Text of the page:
Please Tony!

The Please Tony! campaign was launched this week at the Velo-City Global 2014 conference in Adelaide, by Bicycle Network CEO Craig Richards. You can help! (instructions at the bottom). 

The good news is that the number of Australians riding bikes is on the rise. The National Participation survey shows that 3.6 million Australians are bike riders.  Between 2003 and 2012 an additional 72,200 Australians started riding to work. However, 56% of Australians over 18 years of age are inactive or insufficiently active to improve their health, and that number is increasing. Between 2001 and 2012 an additional 1.8 million Australians became sedentary or only achieved a low level of exercise.


People have been categorised in terms of their attitude to cycling as: the strong and fearless (1%), the enthused and confident (7%), the interested but concerned (59%) and the no way no how (33%). The massive 59% of the population who are interested in riding a bike but are concerned represents an enormous opportunity to solve Australia’s inactivity crisis.

A recent Australian study investigated why people don’t ride a bike for transport, and the main reasons given were:

  • unsafe road conditions

  • speed/volume of traffic

  • don’t feel safe riding; and

  • lack of bicycle lanes/trails.

All of these concerns can be resolved by investment in separated bicycle infrastructure.  And the evidence shows us that when separated bike lanes and paths are introduced, the number of riders increases.  It's true:  if you build it, they will come!

Governments across Australia know that bike facilities are vital.  They’re doing their best and have delivered hundreds of kilometres of separated bike facilities. However, progress has been slow, piecemeal and difficult. 

While figures are unclear, it is estimated that in the 2011-2012 financial year Australia’s state and local governments spent a combined total of $220 million on bicycle-related projects.  Spending from the federal government has been insignificant in the past decade except for $40 million spent as part of the economic stimulus package. At this rate of investment, Australia will not have a decent network of separated bicycle infrastructure for 40 to 50 years. For many Australians, this will be too late.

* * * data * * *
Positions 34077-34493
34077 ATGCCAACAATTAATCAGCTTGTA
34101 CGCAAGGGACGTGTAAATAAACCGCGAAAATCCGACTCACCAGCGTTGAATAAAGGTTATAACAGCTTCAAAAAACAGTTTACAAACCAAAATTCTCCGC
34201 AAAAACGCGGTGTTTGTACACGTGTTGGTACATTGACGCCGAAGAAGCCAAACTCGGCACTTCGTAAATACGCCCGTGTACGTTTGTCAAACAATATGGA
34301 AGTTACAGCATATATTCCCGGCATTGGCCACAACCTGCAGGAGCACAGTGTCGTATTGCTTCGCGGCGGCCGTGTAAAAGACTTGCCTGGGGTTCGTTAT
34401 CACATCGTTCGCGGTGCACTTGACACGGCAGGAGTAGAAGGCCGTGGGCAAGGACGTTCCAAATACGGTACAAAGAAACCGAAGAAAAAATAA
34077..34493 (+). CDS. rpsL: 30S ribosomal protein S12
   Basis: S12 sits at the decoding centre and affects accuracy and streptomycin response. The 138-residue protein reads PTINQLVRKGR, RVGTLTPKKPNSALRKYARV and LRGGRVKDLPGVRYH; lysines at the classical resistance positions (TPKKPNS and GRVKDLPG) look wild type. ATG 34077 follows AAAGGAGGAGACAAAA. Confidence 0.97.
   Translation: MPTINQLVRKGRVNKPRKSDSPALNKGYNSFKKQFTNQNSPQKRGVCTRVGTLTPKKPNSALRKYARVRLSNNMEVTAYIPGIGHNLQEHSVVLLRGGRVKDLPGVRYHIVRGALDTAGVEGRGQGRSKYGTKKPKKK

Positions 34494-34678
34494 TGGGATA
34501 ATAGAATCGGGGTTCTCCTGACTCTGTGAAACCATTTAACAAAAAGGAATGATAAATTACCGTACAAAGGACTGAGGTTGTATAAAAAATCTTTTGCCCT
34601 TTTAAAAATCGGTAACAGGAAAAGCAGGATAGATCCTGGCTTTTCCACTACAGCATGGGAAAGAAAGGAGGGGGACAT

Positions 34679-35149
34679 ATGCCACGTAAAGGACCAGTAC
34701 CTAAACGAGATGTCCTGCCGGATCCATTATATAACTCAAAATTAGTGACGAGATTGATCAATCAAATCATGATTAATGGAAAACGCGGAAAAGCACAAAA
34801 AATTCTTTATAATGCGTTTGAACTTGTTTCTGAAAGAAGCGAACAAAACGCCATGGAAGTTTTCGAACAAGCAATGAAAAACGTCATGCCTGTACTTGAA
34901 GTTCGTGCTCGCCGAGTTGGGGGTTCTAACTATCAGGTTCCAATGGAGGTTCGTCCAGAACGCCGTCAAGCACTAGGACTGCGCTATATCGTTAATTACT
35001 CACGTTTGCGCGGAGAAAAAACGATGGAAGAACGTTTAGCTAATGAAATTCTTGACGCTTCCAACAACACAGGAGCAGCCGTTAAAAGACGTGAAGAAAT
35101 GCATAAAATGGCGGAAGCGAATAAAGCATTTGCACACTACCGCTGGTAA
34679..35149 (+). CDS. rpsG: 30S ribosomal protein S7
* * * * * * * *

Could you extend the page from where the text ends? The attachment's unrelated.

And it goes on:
Every year inactivity costs Australia $13.8b in healthcare, productivity and mortality costs associated with physical inactivity. 

If we overcome the concerns of the 59% of people who are interested in riding, we could save 64% of the cost of physical inactivity, which would be a saving of $8.8b each year. There are also considerable additional savings to be made on the costs associated with congestion, greenhouse gas emissions and air pollution. So a $7.5b investment on bike infrastructure makes good economic sense.

The federal government recently committed to spending $12.4b on fighter planes and $50b on transport infrastructure projects.  In that context, $7.5b on bike infrastructure is a reasonable amount to request.

Construction of bicycle infrastructure is relatively inexpensive compared with other modes of transport. The estimated average cost to plan and build separated bicycle infrastructure is $1 million per kilometer. This accounts for the cost of planning, engineering, all building works and ancillary works. Therefore, $7.5b will add approximately 7500kms of separated bicycle lanes and paths across Australia.  This commitment would transform the whole of Australia into the most bike friendly and active country in the world.

Call to action: write to Tony

So we’re writing to Tony, and we’re asking every bike group, bike rider and person interested in riding to also please write to Tony, asking him to please spend $7.5b on separated bike lanes and paths.

Go to Bicycle Network's  Please Tony! campaign page to gather a list of arguments to make in your email/letter.

What we need you to do:

  1. Write a letter to our Prime Minister Tony Abbott either by visiting his website or sending an old fashioned letter to P.O. Box 6022, House of Representatives, Parliament House, Canberra, ACT, 2600.
  2. Make sure you include the heading: Please, Tony! Spend 7.5b on separated bike lanes and paths.
  3. Show us and your fellow bike riders that you've written to Mr. Abbott by visiting our "Please, Tony!" campaign page on and adding your name to the list of people who have sent him a letter.

If you're interested, here's more detail and references for the figures quoted above.

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